What are Circadian rhythms and what's the connection with transgenic flies?
Circadian rhythms are the patterns of activity that occur on a 24-hour cycle. These rhythms are important biological regulators in virtually every living creature. In mammals, the internal circadian clock resides in the brain, and sunlight is the cue that rewinds this clock daily. “Researchers have now found a biochemical pathway that senses blue light, and thereby connects the sun to molecular components of the circadian clock,” says Joseph Takhashi, , a researcher at Northwestern University.
“Although the existence of a circadian clock in humans had been postulated for decades, an understanding of the molecular mechanisms has required the full complement of research tools. To gain the initial insights into circadian mechanisms, researchers turned to genetically tractable model organisms such as transgenic flies.”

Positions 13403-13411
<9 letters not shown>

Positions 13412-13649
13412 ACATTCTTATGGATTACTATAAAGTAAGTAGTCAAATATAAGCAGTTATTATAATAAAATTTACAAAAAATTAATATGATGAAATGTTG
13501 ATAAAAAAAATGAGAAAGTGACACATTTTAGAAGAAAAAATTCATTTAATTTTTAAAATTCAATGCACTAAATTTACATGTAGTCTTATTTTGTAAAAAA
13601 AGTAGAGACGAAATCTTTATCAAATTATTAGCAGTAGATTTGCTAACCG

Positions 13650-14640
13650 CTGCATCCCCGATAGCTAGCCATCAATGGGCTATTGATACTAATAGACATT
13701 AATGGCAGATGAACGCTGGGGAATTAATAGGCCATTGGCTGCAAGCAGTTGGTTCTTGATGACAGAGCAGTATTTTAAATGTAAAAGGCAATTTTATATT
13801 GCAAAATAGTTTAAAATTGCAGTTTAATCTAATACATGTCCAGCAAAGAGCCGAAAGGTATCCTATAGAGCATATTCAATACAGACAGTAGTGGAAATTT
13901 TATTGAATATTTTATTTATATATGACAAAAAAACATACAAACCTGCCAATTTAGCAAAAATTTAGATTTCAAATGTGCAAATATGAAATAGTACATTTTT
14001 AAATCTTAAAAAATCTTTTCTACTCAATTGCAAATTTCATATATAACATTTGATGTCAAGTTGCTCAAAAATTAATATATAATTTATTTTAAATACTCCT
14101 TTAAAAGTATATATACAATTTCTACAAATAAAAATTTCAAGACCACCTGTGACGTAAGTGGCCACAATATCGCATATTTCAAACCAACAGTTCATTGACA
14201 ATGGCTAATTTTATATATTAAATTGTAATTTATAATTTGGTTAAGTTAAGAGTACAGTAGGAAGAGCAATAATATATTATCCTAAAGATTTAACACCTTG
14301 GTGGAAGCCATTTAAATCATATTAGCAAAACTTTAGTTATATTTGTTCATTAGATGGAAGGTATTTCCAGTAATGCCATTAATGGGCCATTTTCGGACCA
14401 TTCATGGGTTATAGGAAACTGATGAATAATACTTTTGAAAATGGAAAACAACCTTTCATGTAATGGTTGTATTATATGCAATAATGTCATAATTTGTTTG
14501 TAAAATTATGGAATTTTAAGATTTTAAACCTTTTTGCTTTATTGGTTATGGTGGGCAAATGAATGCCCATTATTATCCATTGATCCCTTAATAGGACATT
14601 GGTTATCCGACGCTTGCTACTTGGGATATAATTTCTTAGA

Transgenic organisms are creatures that contain foreign DNA that has been inserted in the laboratory. This foreign DNA becomes a "marker" which allows scientists to study the course of biological processes. The transgenic flies, like all flies, have their particular circadian rhythms, but the bodies of these with this marker inserted will glow when a certain gene involved in the circadian cycle is activated. This is then used to study the change in the molecules that regulate the circadian rhythm, simply by observing if the fly glows or not. See more at the link: